Nigel Farage: Friend To The Mentally Ill Of Essex But Not Newark
NIGEL Farage has shown the elite that you can shake up politics.
Rafael Behr and Matthew Parris have written two thoughtful pieces on UKIP man.
… the Tories know that they can only begin to push that message once the smoke raised by the European election result clears. This is where the Newark by-election – and Farage’s decision to sit it out – becomes interesting. The seat has a solid Tory majority of 16,000. With different boundaries in the past, it has returned Labour MPs. The present vacancy exists because the incumbent, Patrick Mercer, resigned over egregious breaches of parliamentary rules regarding cash for lobbying. It is the kind of contest that delivers an earth-shaking upset ahead of a general election when there is a prevailing sense that the country is about to jettison the government of the day – as in the run-up to Tony Blair’s 1997 landslide and Gordon Brown’s despatch in 2010. No one in Westminster detects such a mood abroad today. Labour is playing down its chances. The Liberal Democrats will be happy just to finish ahead of the Bus Pass Elvis Party.
Farage looked at the odds and decided that he, too, couldn’t win…
In Newark, the party’s candidate is Roger Helmer, a 70-year-old former Tory MEP whose record of social commentary includes defending a policy to repatriate immigrants, claiming that some rape victims should “share part of the responsibility” for being attacked and sympathising with people who finding homosexuality “abnormal and undesirable”…
Nigel Farage’s jovial bluster is no longer sufficient to launder the more sinister views that swirl around him. He turns tetchy when challenged over his distaste for foreign languages spoken on trains. His casual conflations of Romanian nationality and criminal behaviour have prompted hostile comment from previously indulgent Tory-leaning newspapers. Farage seems unsure whether he should be defending the assertion or apologising for it.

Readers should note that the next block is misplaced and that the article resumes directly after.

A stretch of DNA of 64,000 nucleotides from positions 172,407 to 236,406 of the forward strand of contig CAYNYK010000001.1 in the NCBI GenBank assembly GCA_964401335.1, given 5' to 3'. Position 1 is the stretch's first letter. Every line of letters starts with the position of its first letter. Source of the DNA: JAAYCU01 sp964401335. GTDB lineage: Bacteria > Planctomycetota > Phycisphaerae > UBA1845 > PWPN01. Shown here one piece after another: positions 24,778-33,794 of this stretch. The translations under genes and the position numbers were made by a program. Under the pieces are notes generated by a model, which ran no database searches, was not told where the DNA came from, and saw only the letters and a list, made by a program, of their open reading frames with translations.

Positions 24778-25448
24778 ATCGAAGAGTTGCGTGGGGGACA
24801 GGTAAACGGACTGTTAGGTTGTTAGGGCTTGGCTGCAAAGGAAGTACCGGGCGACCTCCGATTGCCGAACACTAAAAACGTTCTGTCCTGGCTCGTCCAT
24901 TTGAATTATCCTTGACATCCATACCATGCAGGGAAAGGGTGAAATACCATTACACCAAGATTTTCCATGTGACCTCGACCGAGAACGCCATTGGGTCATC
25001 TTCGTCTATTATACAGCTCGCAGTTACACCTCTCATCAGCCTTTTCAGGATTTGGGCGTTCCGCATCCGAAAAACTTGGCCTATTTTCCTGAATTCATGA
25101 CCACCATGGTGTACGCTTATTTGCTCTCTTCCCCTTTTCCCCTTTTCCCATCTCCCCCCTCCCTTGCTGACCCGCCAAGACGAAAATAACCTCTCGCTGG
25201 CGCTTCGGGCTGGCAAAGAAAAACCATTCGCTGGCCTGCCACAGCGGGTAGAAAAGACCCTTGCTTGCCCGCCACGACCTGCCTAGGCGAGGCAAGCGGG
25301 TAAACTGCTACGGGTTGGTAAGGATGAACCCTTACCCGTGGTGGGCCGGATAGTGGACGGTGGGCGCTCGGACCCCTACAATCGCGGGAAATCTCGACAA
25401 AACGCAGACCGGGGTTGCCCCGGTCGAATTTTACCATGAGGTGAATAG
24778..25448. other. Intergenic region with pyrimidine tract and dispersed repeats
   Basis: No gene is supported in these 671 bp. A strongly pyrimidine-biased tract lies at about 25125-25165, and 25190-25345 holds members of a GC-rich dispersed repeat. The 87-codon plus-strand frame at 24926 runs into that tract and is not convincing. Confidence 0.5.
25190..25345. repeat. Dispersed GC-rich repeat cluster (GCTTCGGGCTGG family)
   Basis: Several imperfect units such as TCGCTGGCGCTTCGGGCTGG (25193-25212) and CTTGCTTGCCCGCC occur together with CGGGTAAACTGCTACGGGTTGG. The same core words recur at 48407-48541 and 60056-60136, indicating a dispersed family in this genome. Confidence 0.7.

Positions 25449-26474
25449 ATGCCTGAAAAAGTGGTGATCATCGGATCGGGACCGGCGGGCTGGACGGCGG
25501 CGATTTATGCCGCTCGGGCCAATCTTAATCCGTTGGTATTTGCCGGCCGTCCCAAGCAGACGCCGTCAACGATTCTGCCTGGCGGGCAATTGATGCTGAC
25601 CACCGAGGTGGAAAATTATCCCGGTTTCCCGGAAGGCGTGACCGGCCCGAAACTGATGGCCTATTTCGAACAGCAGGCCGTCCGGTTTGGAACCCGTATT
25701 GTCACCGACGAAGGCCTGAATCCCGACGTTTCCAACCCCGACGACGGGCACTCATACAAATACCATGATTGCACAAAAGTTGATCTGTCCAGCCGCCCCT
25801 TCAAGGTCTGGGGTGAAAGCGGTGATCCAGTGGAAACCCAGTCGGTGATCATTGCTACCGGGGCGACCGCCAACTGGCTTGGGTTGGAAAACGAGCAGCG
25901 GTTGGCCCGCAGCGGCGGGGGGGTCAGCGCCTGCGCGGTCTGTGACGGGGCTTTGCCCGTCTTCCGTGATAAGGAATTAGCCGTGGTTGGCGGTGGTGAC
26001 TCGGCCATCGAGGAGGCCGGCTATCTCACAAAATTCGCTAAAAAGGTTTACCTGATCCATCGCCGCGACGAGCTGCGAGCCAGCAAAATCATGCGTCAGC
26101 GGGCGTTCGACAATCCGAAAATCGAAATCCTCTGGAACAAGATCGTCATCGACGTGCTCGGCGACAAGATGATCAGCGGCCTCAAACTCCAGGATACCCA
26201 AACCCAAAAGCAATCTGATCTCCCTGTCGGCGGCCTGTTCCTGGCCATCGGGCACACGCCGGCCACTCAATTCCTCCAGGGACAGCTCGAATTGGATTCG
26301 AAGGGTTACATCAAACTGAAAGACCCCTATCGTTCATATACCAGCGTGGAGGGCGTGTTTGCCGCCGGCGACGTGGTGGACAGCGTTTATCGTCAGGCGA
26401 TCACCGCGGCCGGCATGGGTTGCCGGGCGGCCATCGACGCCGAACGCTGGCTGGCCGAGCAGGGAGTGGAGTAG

…Collectively, an era is as vulnerable as an individual to bouts of mild mental illness. Nations are susceptible to paranoia because rumour spreads and people echo and amplify each other’s fears until the crowd has forgotten what was the original harm. Nobody who goes about the country as I do, knocks on doors, talks to political meetings and attends party grassroots social occasions as I do, can have failed to notice that fear and resentment of immigrants does not reduce as proximity to living, breathing immigrants reduces. Ukip’s big Essex successes yesterday — Castle Point, Basildon, Southend and Thurrock — are all more than 80 per cent “white British”.
If anything, indignation bears an inverse relationship to justification. In my own party it increases, too, with age, and especially among those who are no longer earning a living but imagine — usually from reading the newspapers — that they speak for those who are. Immigration has had a more profound impact on London than anywhere else, so is London awash with purple and yellow? On Thursday London said “no thanks” to Ukip. Few in the Derbyshire Peak District have ever knowingly seen a Bulgarian in the flesh. But you’ll find more indignation about Bulgarians in Buxton than in Battersea. Somebody needs to point out these truths.
Nigel Farage’s UKIP is the empty vessel into which people pour their hates.